I recently had the problem of deciding to fill in the artificial nails that was given to me as a gift from my husband or taking them off and saving the money spent for upkeep. I do feel like I'm worth $15 every other week, but in the end I think it just comes down to the fact that I have other interests that I would rather put my money.
In deciding to explore just what I could do with $15 bi weekly I realized that just as artificial nails require upkeep, so do many other items in our lives. It just comes down to is the price to keep the item worth the sacrafice somewhere else.
In my instance, the item cost at the bare minimum $15 bi weekly or 26 times or $390 yearly. $15 biweekly does not sound like much but when one takes it a step further and then investigates what could that $15 really buy that would give equal joy to myself, then that is where the significance is really seen.
For me personally, I decided I would get just as much enjoyment for my $30 this month in the following way: I could buy school supplies for a child I do not know or I could buy a lot of pencils and take to the school for use when a child does not have one. The next month, I could find a nursing home in my area and take $30 worth of socks in all different sizes or I could save my money for a couple of months and take some nightgowns and PJs for the ones that do not have family.
My nails were pretty but I found after examining that I can get much more joy for my money. I'm gonna take the same money and buy some polish, calcium and vitamin D (as someone mentioned) and work on my own nails and use the leftover money in a more frugal and neighborly use.
Share on ThriftyFunThis page contains the following solutions. Have something to add? Please share your solution!
I have found myself in reduced circumstances pretty chronically for the past 5 years. I am sure that I share this fate with many people, but, in spite of knowing this, my predicament has seemed like a very private and shameful hell.
My frugal life began when my peaceful existence received a sharp jolt. I'd been living in America with my husband where we had a stillborn child, our beloved daughter Kitty, and our marriage broke up.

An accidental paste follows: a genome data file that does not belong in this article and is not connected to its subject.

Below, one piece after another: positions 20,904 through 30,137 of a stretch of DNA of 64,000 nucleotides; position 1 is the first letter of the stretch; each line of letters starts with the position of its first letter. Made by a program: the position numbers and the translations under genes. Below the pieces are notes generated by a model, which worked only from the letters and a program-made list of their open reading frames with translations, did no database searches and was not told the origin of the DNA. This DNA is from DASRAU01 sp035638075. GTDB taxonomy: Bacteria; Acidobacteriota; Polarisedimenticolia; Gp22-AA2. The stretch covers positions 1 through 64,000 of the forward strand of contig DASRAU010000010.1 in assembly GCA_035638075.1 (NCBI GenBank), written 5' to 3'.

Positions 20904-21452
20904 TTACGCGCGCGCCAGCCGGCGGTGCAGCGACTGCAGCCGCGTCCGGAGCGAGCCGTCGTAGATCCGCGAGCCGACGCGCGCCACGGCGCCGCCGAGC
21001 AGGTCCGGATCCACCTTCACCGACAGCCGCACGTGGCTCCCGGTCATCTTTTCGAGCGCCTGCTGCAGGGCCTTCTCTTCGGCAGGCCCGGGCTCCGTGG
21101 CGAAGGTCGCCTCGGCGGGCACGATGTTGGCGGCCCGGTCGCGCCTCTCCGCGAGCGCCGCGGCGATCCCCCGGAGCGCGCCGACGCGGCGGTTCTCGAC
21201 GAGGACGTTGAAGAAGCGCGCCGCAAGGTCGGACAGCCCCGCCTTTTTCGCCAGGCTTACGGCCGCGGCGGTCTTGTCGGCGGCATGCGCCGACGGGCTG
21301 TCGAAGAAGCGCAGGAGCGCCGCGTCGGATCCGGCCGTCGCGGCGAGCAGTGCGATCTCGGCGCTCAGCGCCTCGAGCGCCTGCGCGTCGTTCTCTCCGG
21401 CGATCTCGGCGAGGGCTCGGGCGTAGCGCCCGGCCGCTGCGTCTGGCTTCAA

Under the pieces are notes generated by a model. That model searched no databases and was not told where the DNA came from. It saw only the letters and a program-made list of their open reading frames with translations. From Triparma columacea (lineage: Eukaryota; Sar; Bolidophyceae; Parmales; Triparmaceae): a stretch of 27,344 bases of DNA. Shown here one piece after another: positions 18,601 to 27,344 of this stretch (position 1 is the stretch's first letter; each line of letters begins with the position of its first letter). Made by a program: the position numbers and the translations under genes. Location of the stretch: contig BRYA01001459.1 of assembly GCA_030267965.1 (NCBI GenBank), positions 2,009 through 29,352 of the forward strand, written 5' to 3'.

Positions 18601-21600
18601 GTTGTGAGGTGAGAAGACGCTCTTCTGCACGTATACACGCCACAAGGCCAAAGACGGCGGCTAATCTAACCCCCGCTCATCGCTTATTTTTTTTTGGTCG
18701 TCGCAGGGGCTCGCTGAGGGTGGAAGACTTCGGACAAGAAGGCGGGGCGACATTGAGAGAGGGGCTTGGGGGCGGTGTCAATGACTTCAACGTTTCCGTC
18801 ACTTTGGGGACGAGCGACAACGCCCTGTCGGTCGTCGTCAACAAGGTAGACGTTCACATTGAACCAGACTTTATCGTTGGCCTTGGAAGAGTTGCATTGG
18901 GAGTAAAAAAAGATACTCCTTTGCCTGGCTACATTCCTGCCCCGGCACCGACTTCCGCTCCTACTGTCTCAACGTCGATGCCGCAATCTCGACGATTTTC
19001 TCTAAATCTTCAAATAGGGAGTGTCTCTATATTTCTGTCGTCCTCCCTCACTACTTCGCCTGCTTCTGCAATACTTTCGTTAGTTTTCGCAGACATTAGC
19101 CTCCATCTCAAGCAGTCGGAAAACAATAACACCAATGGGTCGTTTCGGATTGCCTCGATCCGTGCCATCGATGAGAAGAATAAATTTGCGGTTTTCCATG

I've been thinking a lot about the world and the terrible state we are in. One thing I've been thinking is that we would all be a lot better off if we didn't say "someone ought to do something" and said "I'm going to do something" instead.
I've always been pretty smart with money, but three very special little boys have taught me that simplifying all areas of our lives is one of life's sweetest lessons learned.
Manufacturers are so good at persuading us that we HAVE to have their products that it's difficult not to end up buying all sorts of things that we really don't need.
The recession has taught me the difference between wants and needs, and how grateful I am to have a warm home, loving family and friends. Some things money just can't buy!
My tip is to keep looking on ThriftyFun, as you never know who you will find. In January 2008, I posted about my washable nappies. From that post, I met keeper60. Keeper60 lives in USA (we live UK) and has become a valuable member of my family.
In my small community there are many traditions including having enough food for people that visited around a meal time. It was important to feed them, so this was done by taking out a few more things than was needed for our family.
I work just a block away from home. I had been walking to work, but pulled my Achilles Tendon and had to start driving to work.
My earliest adult encounter with frugal living was as a twenty-something single woman living on $425 a month in the 70's. I was exasperated with most of the budgeting articles in ladies magazines with titles like "How to Get the Most Out of Your Roast".
No one wants to struggle, to say no to themselves and their children, to feel as if they're going backwards rather than forwards. But the easiest way to get out of the slump of despair is to think of everything you do have - and most of us still have a lot.
Times are definitely tough for many of us and there is little or no cash for treats and little luxuries. At our house to make belt tightening a bit more fun, we have invented a game; "Good to the Last Drop".
So, alright, I work at Wal-mart and see all kinds of shoppers. Some are good and buy mostly generic. Others use coupons. Then there are people that buy 6 makeup items and spend almost $50! They could have taken five minutes and saved almost $15 in coupons!
Every day people throw out product packaging and then turn around and purchase boxes, bins, and caddies to organize their homes. Instead, reuse the things that you're about to throw away, things that will fill landfills otherwise, and use them to save money and organize your home.
How do I make my money stretch? I buy used as much as I can. Garage sales, thrift shops and www.craigslist.org are my go to places for everything. I purchase most non-food items from thrift shops.
During a stressful time in our lives, my DH and I did not have the money to pay our rent, so we had to search for a more frugal life for the two of us, our daughter and three children who were at the time living with us, plus our son and his two children who also stayed part-time with us.